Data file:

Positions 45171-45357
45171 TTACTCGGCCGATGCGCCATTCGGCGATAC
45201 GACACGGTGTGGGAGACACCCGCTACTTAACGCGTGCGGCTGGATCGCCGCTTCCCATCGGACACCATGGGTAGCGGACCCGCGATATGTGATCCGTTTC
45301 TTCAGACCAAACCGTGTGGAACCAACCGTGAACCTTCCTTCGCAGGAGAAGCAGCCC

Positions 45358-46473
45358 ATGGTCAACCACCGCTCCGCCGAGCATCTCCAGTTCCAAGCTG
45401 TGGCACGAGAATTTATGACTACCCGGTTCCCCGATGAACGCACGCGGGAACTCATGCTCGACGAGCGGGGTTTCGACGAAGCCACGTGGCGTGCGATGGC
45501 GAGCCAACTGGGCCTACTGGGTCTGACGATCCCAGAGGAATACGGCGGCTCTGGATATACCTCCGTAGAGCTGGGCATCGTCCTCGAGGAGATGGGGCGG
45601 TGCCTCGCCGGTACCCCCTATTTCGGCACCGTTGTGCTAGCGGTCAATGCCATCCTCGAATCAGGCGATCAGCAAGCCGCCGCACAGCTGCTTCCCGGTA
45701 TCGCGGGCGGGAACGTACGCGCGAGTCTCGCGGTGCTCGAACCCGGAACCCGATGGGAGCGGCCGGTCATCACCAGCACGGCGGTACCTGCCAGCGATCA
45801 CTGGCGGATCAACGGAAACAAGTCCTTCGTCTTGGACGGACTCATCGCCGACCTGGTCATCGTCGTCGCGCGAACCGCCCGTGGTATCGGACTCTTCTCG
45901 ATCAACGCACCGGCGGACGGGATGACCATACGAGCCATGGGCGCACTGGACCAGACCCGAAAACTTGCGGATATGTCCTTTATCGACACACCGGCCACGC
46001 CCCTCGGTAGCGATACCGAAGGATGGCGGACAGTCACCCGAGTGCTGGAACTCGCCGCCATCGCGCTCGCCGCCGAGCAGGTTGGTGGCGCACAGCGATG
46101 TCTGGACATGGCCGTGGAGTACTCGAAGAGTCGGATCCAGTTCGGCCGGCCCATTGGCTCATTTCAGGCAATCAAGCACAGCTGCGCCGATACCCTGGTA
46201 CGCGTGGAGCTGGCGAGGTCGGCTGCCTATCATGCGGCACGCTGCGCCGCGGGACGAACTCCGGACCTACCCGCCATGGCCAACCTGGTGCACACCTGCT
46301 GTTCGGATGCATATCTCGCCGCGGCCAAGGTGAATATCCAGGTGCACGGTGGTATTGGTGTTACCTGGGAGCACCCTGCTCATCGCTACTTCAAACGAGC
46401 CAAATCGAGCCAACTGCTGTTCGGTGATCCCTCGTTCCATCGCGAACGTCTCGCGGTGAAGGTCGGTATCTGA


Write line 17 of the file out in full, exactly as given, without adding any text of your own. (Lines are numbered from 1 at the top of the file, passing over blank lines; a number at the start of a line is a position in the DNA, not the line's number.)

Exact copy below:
46401 CAAATCGAGCCAACTGCTGTTCGGTGATCCCTCGTTCCATCGCGAACGTCTCGCGGTGAAGGTCGGTATCTGA